Holocaust Photos – How to Handle the Viewing of Holocaust Photos

There are many expansive collections of Holocaust photos that can be found online, in books, and in museums. These images are very telling for anyone interested in learning more about the Holocaust. It can be nearly impossible to picture the horrors that took place during this time, but photographic evidence brings it all to life. While pictures from the Holocaust have an important place in any collection of evidence, it's important to approach these images in the right way. Many Holocaust pictures are extremely disturbing, and are not appropriate for all viewers. You should take great care when you're dealing with images like these.
If you're teaching children about the Holocaust, you need to take the time to carefully screen all Holocaust photos before you share them. Parents or legal guardians should be consulted before images of this nature are shown to children. While the appropriate age for these kinds of images will vary with each family, late middle school or high school are probably the most appropriate times for these kinds of pictures. Sensitive children may not be able to view these images at all. The facts about what took place during the Holocaust are horrifying enough. For some, the pictures may be too much to handle.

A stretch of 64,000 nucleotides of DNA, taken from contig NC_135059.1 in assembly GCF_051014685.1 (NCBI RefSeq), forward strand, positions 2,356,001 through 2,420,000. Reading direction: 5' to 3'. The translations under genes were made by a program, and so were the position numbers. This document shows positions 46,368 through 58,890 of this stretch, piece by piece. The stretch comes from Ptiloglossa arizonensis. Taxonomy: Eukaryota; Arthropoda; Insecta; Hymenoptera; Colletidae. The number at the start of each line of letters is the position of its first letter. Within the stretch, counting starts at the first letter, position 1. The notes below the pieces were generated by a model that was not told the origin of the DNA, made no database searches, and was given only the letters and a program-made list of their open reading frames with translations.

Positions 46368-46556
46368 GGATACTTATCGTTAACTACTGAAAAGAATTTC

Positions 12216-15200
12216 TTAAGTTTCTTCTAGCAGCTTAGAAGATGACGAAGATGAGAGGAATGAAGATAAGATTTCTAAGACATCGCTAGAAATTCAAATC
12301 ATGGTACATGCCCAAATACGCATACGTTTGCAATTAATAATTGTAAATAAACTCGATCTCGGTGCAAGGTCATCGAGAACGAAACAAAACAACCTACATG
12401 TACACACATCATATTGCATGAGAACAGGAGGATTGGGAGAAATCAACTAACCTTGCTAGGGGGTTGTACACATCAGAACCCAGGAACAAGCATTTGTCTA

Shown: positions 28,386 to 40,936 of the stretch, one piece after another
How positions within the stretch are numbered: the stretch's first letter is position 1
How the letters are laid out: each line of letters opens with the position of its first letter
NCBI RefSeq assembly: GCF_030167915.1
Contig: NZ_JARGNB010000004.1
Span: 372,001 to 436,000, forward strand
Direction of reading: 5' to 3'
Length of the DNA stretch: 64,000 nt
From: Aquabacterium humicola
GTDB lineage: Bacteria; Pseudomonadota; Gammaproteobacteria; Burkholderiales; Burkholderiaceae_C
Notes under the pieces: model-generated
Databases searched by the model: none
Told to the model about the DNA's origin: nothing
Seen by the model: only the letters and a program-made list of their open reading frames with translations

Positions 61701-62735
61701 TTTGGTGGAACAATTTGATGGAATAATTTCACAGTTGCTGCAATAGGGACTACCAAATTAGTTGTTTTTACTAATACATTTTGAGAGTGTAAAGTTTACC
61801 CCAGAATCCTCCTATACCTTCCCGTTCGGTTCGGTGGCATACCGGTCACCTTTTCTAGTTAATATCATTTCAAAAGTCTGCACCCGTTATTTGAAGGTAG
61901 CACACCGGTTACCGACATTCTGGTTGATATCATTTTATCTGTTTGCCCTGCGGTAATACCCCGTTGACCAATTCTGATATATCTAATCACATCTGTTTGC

When you're selecting Holocaust photos for a presentation or project, keep the audience in mind when you make your selection. It's possible to illustrate some points about the Holocaust without the use of graphic images. A photo of the gates of Auschwitz is chilling, even without prisoners in the shot. Images of emaciated prisoners can be less disturbing than photographs of the bodies found in piles by the Allied liberators of the concentration camps. Some Holocaust photos, taken shortly before death with victims at gunpoint, should be used with extreme care. Holocaust photos should never be used for their shock factor alone.
Holocaust photos paint a very compelling picture of this part of history. They make it difficult not to be moved by what happened. When you're displaying photos of this nature, it's often best to let the viewers decide how much they want to see. Offer descriptions of the photos within the link when you're sharing photos online. In an exhibit, you may want to place photos beneath a covering or flap so visitors can choose what they want to see. Always provide appropriate warnings before exposing viewers to graphic photos. These sensitive images need to be handled with care at all times.